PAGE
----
Reply With Quote Quick reply to this message
 
Old Yesterday, 10:10 PM
 
14,371 posts, read 6,240,149 times
Reputation: 8974
Quote:
Originally Posted by J746NEW View Post
I guess what we could do is declare all parcels of the land in the world that have been prone to Tornadoes, Hurricanes, Blizzards, Earthquakes and so on as unlivable and plant the occupants in the complainers back yards.

Your looking at billions of people planted in your backyard.
Here they come!
Don’t forget wildfires.

I’ve come to the conclusion that there is no perfect place for weather or freedom from disasters, and there never has been.
Reply With Quote Quick reply to this message
 
Old Yesterday, 10:19 PM
 
217 posts, read 25,258 times
Reputation: 67
I thought the penalty for committing murder was pretty severe in the Bahamas.
Reply With Quote Quick reply to this message
 
Old Yesterday, 10:51 PM
 
217 posts, read 25,258 times
Reputation: 67
Freeport seemed like a bunch of poor people living in shacks
Reply With Quote Quick reply to this message
 
Old Yesterday, 11:11 PM
 
Location: Alberta, Canada
2,246 posts, read 1,795,730 times
Reputation: 2735
Quote:
Originally Posted by in_newengland View Post
I think they could qualify for temporary refugee status in the US but for permanent residency it would have to be a British country since they are part of the commonwealth. I was thinking of Canada but with the vast difference in climate, I then thought of Australia. In a perfect world (ha!) they would be given their choice of resettlement in any of the commonwealth nations....
You're ascribing much more fraternity and cooperation to the Commonwealth than it deserves. Really, all it is, is just an association of countries, all of whom are independent of the others, all of which owe nothing (such as visa-free travel or permanent residency) to the others, and over which the UK no longer has any influence or power. Indeed, the only "British country" left in the world is the UK.

The Commonwealth is very much like the Organization of American States (OAS), or the United Nations. Ask yourself: if Argentina suffered some sort of natural disaster, would the United States be obligated to take in Argentine refugees as permanent residents, just because both the US and Argentina are members of the OAS? It's the same in the case of the Bahamas. The Bahamas may be a member of the Commonwealth, but it is an independent country, and no other independent-member-country of the Commonwealth is obligated to take Bahamians in as permanent residents simply because "Commonwealth." Commonwealth countries may choose to admit Bahamian refugees on humanitarian grounds, but they are not obligated to provide them permanent residency. The Commonwealth doesn't work that way.

With that being said, if the Bahamas needs help in the wake of this disaster (as it clearly does), it will be freely given, by any country, Commonwealth or not. It is my understanding that the US Coast Guard is on the scene, and Canada is sending supplies and emergency personnel. No doubt, other nations will help as needs develop. But the US and Canada are the countries that are closest, and that can send help in a heartbeat, and that can afford to do so. At any rate, if Bahamians need refuge, Commonwealth membership won't determine where they get it. As I said above, you're ascribing much more fraternity and cooperation to the Commonwealth than it deserves.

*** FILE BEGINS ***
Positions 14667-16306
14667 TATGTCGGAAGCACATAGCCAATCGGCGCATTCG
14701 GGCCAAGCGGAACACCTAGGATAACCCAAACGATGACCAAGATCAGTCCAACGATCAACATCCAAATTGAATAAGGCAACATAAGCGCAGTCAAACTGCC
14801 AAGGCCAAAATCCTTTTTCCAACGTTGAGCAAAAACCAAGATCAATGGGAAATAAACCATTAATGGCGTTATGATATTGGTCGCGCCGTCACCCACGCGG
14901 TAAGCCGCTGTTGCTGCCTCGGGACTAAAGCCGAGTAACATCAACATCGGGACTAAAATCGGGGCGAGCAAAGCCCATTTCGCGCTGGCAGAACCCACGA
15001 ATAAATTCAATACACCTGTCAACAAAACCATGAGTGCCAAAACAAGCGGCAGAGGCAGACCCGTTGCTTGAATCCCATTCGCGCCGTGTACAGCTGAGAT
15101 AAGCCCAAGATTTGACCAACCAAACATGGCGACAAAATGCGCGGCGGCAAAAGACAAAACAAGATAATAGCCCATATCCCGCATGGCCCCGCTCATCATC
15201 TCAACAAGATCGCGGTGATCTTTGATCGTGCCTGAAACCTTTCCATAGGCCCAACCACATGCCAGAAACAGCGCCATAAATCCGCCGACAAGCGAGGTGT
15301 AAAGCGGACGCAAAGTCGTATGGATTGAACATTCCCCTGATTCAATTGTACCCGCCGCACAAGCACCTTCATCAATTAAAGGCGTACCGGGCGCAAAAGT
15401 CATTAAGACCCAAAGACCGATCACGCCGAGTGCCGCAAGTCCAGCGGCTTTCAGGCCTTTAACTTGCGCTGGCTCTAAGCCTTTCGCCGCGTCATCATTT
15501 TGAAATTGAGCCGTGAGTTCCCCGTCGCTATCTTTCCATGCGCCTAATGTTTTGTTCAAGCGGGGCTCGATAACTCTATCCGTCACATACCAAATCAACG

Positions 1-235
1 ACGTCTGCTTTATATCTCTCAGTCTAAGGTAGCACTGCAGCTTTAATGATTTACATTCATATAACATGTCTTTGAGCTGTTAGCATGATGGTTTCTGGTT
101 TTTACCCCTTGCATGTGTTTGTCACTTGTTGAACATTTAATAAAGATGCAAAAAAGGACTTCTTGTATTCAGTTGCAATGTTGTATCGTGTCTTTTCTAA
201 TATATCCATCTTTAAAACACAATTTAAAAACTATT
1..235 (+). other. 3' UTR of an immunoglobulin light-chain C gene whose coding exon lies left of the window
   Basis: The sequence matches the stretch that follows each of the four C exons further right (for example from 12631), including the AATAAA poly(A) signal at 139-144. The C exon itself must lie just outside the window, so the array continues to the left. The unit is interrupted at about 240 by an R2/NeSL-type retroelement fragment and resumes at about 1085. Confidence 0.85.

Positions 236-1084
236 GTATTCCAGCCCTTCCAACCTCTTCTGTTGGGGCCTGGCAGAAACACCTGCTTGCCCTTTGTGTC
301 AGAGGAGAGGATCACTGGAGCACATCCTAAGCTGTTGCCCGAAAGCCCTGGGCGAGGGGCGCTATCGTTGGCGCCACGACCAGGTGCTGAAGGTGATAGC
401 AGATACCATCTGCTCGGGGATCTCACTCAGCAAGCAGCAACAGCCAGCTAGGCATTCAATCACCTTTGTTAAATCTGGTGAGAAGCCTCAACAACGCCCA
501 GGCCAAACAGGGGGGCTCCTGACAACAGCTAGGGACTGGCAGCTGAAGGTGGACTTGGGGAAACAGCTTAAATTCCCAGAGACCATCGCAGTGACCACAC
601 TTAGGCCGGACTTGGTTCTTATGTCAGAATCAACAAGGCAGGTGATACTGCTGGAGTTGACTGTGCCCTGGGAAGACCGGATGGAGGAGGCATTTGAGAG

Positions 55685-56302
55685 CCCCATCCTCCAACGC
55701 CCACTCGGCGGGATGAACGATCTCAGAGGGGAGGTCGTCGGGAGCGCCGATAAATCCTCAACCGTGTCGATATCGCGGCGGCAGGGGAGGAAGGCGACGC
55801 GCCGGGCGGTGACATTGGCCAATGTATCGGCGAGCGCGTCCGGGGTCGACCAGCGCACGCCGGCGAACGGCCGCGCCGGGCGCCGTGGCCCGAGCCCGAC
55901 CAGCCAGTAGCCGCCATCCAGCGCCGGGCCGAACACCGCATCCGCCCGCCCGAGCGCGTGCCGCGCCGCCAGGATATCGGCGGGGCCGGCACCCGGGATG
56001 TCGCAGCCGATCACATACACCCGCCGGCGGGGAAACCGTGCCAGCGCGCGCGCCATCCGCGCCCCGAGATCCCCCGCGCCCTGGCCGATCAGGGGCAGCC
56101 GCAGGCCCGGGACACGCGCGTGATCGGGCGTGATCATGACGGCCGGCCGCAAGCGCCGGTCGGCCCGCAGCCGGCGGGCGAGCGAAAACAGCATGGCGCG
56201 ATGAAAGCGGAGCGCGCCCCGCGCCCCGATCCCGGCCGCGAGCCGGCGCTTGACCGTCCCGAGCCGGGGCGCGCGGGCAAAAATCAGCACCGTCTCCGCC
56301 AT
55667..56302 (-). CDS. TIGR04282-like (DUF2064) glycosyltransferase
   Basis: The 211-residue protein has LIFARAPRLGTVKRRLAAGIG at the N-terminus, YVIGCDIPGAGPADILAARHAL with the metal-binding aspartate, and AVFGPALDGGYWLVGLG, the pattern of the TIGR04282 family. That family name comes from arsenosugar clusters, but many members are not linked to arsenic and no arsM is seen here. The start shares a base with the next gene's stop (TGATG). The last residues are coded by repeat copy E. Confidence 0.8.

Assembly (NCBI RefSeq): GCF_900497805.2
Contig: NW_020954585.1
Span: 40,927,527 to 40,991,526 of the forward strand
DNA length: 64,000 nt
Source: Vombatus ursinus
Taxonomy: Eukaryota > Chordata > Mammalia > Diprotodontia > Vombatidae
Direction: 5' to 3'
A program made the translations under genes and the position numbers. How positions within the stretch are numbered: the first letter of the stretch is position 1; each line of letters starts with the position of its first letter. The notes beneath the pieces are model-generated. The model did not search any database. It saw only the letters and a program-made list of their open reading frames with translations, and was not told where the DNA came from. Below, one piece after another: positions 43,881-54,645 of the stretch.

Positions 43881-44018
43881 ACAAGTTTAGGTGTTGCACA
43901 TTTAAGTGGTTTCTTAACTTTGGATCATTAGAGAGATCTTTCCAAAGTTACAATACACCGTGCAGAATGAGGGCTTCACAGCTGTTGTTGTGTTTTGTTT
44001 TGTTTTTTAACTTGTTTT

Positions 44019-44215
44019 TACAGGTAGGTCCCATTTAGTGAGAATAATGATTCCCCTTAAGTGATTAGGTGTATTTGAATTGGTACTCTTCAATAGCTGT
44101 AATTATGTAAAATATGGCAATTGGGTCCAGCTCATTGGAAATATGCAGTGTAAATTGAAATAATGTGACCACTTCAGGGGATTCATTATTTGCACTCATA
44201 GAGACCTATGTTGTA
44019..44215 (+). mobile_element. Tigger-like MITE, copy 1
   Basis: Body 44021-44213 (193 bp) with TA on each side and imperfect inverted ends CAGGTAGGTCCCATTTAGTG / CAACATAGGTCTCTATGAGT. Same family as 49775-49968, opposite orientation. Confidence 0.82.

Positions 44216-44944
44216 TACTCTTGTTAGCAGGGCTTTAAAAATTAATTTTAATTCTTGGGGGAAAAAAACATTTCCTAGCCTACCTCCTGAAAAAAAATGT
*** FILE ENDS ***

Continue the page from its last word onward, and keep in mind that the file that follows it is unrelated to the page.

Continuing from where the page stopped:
Reply With Quote Quick reply to this message
 
Old Yesterday, 11:53 PM
 
6,472 posts, read 2,752,182 times
Reputation: 2389
Quote:
Originally Posted by shadowne View Post
A Florida man bought 100 generators at Costco to send to the Bahamas.

https://miami.cbslocal.com/2019/09/0...ostco-bahamas/
The man is a true angel.
He does not judge them nor question them.
Just helps them in a time of need and does it without wanting praise or publicity.

He is a better man than me

Last edited by J746NEW; Today at 12:22 AM..
Reply With Quote Quick reply to this message
Please register to post and access all features of our very popular forum. It is free and quick. Over $68,000 in prizes has already been given out to active posters on our forum. Additional giveaways are planned.

Detailed information about all U.S. cities, counties, and zip codes on our site: City-data.com.


Reply

Quick Reply
Message:


Over $104,000 in prizes was already given out to active posters on our forum and additional giveaways are planned!

Go Back   City-Data Forum > General Forums > Politics and Other Controversies
Similar Threads
Follow City-Data.com founder on our Forum or

All times are GMT -6.

© 2005-2019, Advameg, Inc. · Please obey Forum Rules · Terms of Use and Privacy Policy · Bug Bounty

City-Data.com - Archive 1, 2, 3, 4, 5, 6, 7, 8, 9, 10, 11, 12, 13, 14, 15, 16, 17, 18, 19, 20, 21, 22, 23, 24, 25, 26, 27, 28, 29, 30, 31, 32, 33, 34, 35 - Top